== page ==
M/V Church Bay, a British designed minesweeper built in Nassau 1942, later mailboat, sister ship to M/V Stede Bonnet

M/V Church Bay ablaze at Potter’s Cay – note fireman jumping overboard in lower left photo.
Photo source: Nassau Tribune, 11 January 1973 – Front Page, http://ufdc.ufl.edu/UF00084249/03243, c/o George A. Smathers Libraries, University of Florida, Caribbean Newspaper Digital Library

DIMENSIONS: 119′ long, 225 British registered tons, Diesel, 1 propeller, 375 horsepower, 12 knots
YEAR BUILT: launched 12 November, 1942
BUILDER: Symonette Shipyards, Nassau NP and Hog Island (later Paradise Island)
EARLY CAREER: commissioned by the Royal Navy but never formally entered military service
BAHAMAS CAREER: on weekly mail run Nassau to Cat Island, replaced by the Sea Salvor Express, also served Grand Bahama
CAPTAINS: Herbert Stevens, a crew member, told newspaper reporters that at her demise she had “no official Captain”
FATE: destroyed in a spectacular fire dockside at Potter’s Cay Thurs. 11 January, 1973. Rammed by the tug Mako II and sunk after the fire raged out of control and the mailboat drifted from the dock.
OWNERS: Sir Roland T. Symonette in 1942 – must have sold her to Three Bays Corporation of Nassau by 1952, by 1973 she was rumored to be owned by Mr. Oscar Johnson, Member of Parliament (M.P.) for Cat Island, however he emphatically denied ownership.
NOTES: Mrs. Hannah Poitier and her three children were on board at the time but escaped injury.
At the time of her demise the M/V Church Bay had had chronic engine breakdowns:see article below
From “A Salute to Friend and Foe” by Sir Etienne Dupuch – “British Admiralty contracted for two trawlers to be built in Nassau [by Symonette Shipyard] – launched in a ceremony by the Duke of Windsor, wartime governor of the Bahamas. Intended for service in Singapore, which fell to the Japs before they were commissioned and therefore never brought into action. One became the Abaco Mail, M/V Stede Bonnet and another mail, M/V Church Bay.”
The following confirmation is from a member of the Symonette family:

“Yes this is correct they were built on #3 ways and the foreman was Jenkins Roberts the father of Dawson Roberts. We also built a 220 foot freighter Caribbean Queen shortly afterwards.”

During the war either Stede Bonnet or Church Bay was, according to survivors of the ATHELQUEEN, armed with a medium sized deck gun (machine gun?) from the British tanker ATHELQUEEN which was sunk by the Italian sub ENRICO TAZOLLI off Abaco Island, Bahamas in mid March. The men all got away in 3 lifeboats and managed to take a gun with them. It was mounted on a local craft in Nassau but no further history of it.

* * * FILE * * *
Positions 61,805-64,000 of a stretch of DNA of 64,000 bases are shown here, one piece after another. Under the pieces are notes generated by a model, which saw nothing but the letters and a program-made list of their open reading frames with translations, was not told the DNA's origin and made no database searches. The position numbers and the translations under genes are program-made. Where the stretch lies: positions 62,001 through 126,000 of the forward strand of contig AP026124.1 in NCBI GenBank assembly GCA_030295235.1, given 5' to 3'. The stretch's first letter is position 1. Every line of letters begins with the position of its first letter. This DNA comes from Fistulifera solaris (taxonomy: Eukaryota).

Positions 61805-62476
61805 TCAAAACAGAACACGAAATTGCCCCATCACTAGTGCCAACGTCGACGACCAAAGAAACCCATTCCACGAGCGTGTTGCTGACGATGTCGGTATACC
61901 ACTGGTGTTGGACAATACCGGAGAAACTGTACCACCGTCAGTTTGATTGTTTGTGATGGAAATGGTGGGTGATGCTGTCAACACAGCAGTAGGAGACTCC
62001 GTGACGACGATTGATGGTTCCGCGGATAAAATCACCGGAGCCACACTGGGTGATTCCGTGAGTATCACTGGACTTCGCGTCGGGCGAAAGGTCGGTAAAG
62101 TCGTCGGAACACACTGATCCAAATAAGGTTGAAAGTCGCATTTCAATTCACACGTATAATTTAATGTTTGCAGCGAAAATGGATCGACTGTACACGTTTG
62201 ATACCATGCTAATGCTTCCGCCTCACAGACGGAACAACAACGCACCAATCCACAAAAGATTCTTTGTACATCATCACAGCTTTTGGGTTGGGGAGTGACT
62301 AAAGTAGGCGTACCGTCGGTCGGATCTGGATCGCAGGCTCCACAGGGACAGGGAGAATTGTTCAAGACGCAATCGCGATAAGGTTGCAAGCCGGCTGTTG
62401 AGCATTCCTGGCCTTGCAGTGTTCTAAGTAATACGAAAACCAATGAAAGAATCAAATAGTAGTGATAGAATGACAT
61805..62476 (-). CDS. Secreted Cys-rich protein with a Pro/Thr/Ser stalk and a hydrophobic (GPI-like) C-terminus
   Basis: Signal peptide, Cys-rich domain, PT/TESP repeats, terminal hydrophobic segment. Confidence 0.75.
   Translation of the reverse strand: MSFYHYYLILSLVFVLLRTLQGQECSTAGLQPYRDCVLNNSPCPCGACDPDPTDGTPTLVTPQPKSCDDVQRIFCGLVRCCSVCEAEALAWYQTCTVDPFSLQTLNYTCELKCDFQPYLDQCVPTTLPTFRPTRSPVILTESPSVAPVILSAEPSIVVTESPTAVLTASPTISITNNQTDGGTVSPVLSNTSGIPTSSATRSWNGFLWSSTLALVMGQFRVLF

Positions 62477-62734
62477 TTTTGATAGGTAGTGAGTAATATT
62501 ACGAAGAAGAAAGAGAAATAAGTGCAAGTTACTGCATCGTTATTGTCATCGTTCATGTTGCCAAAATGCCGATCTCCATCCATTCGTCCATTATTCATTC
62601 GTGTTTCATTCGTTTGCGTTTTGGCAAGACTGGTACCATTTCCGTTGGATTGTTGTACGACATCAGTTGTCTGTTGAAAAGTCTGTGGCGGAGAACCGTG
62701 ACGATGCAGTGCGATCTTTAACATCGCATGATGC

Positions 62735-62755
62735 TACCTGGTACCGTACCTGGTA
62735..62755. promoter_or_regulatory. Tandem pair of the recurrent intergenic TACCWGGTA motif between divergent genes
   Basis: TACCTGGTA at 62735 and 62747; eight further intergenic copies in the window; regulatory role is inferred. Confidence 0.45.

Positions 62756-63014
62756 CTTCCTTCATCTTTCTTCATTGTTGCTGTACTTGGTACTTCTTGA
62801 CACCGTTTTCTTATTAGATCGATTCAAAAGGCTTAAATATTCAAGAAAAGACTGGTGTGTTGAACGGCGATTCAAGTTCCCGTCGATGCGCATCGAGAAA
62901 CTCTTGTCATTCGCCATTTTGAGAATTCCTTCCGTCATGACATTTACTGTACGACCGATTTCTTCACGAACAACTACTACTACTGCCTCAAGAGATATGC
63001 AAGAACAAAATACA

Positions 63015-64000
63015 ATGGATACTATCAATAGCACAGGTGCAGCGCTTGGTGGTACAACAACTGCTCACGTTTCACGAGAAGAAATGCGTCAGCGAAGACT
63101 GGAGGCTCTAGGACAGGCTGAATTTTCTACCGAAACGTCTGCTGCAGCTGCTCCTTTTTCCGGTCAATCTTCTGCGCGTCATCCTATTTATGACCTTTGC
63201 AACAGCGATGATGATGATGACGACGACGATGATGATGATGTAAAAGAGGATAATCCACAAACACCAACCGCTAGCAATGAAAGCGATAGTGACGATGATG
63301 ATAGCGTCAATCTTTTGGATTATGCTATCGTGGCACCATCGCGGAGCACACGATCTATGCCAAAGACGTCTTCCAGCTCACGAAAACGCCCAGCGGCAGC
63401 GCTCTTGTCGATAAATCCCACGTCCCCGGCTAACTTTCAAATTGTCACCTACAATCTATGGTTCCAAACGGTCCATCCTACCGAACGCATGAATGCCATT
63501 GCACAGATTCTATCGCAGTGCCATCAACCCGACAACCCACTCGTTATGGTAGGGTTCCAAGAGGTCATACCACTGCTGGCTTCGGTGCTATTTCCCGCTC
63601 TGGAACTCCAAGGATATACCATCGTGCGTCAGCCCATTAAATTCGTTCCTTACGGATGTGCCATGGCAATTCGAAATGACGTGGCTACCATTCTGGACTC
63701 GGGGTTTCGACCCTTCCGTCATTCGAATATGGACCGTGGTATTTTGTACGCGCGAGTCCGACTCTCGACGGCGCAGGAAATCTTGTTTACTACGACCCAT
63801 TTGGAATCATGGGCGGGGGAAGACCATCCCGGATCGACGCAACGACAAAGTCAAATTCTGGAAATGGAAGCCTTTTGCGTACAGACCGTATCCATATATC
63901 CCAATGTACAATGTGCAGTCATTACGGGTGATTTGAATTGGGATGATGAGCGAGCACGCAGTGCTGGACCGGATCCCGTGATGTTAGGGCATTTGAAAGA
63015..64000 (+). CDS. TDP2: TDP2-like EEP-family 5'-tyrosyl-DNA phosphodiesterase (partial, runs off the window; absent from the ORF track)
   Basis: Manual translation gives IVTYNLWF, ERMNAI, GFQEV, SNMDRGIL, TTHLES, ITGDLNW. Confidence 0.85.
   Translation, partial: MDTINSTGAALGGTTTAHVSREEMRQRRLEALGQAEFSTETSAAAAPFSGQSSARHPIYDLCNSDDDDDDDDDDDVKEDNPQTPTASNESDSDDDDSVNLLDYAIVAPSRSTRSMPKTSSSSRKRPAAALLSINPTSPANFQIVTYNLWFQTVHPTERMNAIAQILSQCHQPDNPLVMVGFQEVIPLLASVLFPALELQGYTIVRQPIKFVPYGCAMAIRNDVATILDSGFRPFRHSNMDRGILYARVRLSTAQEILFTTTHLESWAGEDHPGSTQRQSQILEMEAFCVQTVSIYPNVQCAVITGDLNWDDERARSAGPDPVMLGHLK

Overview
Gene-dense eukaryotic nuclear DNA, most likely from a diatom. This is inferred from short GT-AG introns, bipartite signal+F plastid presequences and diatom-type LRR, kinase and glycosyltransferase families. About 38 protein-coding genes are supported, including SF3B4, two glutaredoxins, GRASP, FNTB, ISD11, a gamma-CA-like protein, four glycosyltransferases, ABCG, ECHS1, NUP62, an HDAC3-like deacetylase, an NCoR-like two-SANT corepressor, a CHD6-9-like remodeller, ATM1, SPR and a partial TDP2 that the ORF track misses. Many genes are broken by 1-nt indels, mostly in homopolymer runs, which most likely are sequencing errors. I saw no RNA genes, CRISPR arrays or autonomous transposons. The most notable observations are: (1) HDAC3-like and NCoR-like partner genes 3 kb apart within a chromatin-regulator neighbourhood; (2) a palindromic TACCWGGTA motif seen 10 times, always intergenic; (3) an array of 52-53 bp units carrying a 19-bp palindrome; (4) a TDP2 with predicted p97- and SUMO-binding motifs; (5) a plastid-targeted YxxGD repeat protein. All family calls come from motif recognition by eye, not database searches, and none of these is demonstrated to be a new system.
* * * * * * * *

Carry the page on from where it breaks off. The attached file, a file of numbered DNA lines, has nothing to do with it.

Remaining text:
According to http://www.uboat.net/allies/warships/ship/13899.html

HMS MMS 194 was laid down 18 Aug. 1941 and launched 4 June 1942

Her pennant was J694, she was an MMS I class vessel and was decommissioned in March of 1946


In the law case J. B. Effenson v. Three Bays Corporation [Nassau] in 1956, it appears that by 1952 and for several years the Church Bay was involved in the banana trade from Guatemala and Mexico to the US. Several other Bahamian mailboats, including the Content S., Ena K. and Monarch of Nassau spent the last years of their careers on that route:

“….a charter party executed at Miami, Florida, and dated February 5, 1952, by which the defendant, Three Bays Corporation, Ltd., a Nassau corporation, appellee here, chartered the M/V “Church Bay” to the plaintiff, J. B. Effenson Company, a Florida corporation, appellant here, for two voyages between Puerto Barrios, Guatemala, and Miami. Diversion for one trip to a Mexican port was sought by the plaintiff and permitted by the defendant. The plaintiff requested and the defendant granted an indefinite extension of the charter party. The vessel was used in the banana trade.”

Source: https://bulk.resource.org/courts.gov/c/F2/238/238.F2d.611.16200_1.html 238 F.2d 611

In 1964 she was spotted by a memoirist loaded for Grand Bahama:

“The Church Bay is bound north for Grand Bahama”

Source: Benedict Thielen “The Bahamas-Golden Archipelago”, Holiday December 1964, pp. 62- 73, 135-140, http://www.jabezcorner.com/grand_bahama/golden1.htm, from Bits and Fragments from the History of the Bahamas.

Source: Nassau Tribune, 11 January 1973 – Front Page, http://ufdc.ufl.edu/UF00084249/03243, c/o George A. Smathers Libraries, University of Florida, Caribbean Newspaper Digital Library

Either Church Bay or Stede Bonnet, its sister ship in Nassau Harbor, south Prince George Wharf,

Photo source: Bob Davies, theRumelier.com collection, http://www.oldbahamas.com/id53.html